Editorial Roundup: Excerpts from recent editorials
(Associated Press Via Acquire Media NewsEdge) Excerpts from recent editorials in newspapers in the United States and abroad:
The Korea Herald, Seoul, South Korea, on cuts, tax hikes inevitable if growth stays sluggish:
Korea is standing its ground at a time when some Asian countries, such as India and Indonesia, and other emerging economies are taking a drubbing as the United States prepares to phase out quantitative easing. The Korean currency remains stable while stocks are rallying.
No wonder Korea is now touted as one of the most attractive investment markets among the emerging economies. The Korean economy, policymakers say with confidence, will be able to fight back a financial squeeze, should it come as a consequence of cheap financing coming to an end. Their optimism is based on what they call sound fundamentals.
Indeed, foreign exchange reserves have expanded to $330 billion as Korea has continued to generate consecutive monthly current account surpluses since February 2012. Its short-term foreign debt as a percentage of the total external debt is the lowest since the third quarter of 1999 ? at 29.1 percent at the end of June. Growth is recovering, albeit at a snail's pace.
But not all economic fundamentals are sound, as evidenced by an enormous fiscal deficit the Korean government sustained in the first half of this year. The deficit, the largest ever, amounted to 46.2 trillion won.
Policymakers sound smug when they claim that it is not unusual to sustain a huge fiscal deficit in the first half of a year. The reason, they say, is that the government customarily frontloads spending. Maybe so. As they say, more money was allocated for the first half this year.
But here the size matters. ...
Fiscal soundness, if sacrificed to meet a growing demand for welfare, will undermine the nation's creditworthiness. That is why the Park administration will have to strive to balance annual budgets in the near future. Options are few. The administration will have to spend less, collect more taxes, in particular from the wealthy, or both, if growth remains sluggish.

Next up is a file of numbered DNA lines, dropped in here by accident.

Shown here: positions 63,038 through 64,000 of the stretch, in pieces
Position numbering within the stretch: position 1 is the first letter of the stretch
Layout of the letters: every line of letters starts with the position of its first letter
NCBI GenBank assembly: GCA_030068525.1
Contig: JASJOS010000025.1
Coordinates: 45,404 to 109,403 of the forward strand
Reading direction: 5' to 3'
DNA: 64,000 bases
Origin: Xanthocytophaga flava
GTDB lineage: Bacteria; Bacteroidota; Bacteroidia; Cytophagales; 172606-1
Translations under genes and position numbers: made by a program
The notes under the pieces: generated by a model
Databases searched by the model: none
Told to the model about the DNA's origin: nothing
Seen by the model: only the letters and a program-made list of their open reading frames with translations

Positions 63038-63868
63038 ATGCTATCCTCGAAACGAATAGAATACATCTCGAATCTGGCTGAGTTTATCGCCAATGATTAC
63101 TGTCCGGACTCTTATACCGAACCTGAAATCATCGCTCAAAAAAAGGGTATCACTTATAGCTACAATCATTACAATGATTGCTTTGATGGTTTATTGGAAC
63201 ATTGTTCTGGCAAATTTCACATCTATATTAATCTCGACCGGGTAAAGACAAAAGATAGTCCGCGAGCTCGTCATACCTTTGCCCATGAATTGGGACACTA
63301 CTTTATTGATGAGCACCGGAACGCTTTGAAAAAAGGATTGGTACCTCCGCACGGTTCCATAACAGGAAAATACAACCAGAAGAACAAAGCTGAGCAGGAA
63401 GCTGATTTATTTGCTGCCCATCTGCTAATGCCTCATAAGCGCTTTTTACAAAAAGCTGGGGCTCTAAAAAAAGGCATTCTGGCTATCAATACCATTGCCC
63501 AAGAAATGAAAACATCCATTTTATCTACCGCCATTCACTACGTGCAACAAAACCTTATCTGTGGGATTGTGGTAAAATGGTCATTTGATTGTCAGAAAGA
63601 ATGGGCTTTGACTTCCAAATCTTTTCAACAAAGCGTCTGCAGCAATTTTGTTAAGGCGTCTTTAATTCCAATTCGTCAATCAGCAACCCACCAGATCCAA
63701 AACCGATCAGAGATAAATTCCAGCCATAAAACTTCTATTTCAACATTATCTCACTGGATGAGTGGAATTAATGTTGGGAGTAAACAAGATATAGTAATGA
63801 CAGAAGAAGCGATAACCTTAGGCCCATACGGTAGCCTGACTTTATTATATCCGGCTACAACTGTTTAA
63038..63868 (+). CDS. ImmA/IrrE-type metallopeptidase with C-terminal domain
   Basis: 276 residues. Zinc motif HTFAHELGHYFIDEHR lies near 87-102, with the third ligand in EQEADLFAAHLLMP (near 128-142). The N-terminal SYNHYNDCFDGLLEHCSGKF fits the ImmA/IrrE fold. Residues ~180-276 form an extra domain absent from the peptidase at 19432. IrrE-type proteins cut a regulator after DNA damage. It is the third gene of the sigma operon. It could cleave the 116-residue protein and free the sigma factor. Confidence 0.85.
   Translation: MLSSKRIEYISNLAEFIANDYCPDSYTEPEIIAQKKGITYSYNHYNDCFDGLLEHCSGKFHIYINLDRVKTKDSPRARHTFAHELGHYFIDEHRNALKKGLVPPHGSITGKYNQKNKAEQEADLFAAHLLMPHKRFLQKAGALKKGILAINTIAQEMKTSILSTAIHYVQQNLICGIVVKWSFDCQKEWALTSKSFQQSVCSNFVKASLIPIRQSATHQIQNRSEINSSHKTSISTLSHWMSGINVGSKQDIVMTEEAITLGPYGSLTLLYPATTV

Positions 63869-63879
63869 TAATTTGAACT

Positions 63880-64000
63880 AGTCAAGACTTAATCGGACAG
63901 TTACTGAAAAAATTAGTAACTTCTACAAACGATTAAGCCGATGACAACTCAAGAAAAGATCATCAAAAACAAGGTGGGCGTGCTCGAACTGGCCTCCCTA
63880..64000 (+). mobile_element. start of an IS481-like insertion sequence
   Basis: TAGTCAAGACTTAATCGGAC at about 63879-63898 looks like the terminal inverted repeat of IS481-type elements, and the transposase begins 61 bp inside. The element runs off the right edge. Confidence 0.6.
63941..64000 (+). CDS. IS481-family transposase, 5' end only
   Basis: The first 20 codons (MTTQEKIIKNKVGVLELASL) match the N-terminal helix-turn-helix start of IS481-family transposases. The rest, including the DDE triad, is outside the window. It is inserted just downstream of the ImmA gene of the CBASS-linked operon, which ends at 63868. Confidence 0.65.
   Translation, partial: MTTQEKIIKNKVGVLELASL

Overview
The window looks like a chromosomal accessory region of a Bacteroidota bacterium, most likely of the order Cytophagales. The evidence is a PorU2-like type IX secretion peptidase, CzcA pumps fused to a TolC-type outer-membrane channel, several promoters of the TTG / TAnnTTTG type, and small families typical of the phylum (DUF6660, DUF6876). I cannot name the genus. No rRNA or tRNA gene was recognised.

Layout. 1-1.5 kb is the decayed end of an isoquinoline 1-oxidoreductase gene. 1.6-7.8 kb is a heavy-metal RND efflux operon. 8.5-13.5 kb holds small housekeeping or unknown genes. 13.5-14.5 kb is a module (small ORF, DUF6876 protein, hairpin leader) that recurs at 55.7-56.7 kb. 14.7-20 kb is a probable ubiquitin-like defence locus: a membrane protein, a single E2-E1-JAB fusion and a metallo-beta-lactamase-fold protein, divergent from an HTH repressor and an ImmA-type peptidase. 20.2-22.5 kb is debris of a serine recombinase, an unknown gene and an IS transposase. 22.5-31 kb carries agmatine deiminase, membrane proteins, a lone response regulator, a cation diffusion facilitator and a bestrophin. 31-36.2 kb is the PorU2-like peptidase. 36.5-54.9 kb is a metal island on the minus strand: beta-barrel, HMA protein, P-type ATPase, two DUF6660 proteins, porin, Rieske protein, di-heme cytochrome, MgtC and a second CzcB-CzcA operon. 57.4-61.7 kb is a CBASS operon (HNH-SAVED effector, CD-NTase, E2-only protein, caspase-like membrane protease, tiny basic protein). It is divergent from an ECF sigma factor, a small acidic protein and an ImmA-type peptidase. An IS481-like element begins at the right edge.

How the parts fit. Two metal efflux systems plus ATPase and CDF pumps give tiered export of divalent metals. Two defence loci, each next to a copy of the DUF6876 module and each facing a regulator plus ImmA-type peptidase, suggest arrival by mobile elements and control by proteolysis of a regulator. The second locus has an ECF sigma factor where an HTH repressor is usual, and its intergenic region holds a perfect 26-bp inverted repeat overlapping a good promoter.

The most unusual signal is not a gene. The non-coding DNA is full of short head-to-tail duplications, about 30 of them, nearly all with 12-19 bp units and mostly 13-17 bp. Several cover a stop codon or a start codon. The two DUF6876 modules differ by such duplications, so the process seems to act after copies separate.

The Khaleej Times, Dubai, on basketball diplomacy:
Kim Jong-un is once again playing host to Dennis Rodman. The United States basketball player, though on a private sojourn to the Stalinist state, has stirred the media over his possible role as an emissary to build bridges between Pyongyang and Washington.
But that doesn't seem to be the case. Apparently, Rodman before flying off to Pyongyang from Beijing said that he will be meeting his 'best friend', who is a great fan, and his visit is merely part of a basketball diplomacy tour. So far so good! But the fact is that the reclusive leader had agreed to host Rodman just days after refusing a formal diplomatic request from the US special envoy for North Korean rights, who wanted to deliberate with Kim over the fate of jailed Korean-American Kenneth Bae, who is facing a sentence for illegally entering the country and allegedly plotting to topple the regime. Thus, this faceoff speaks for itself.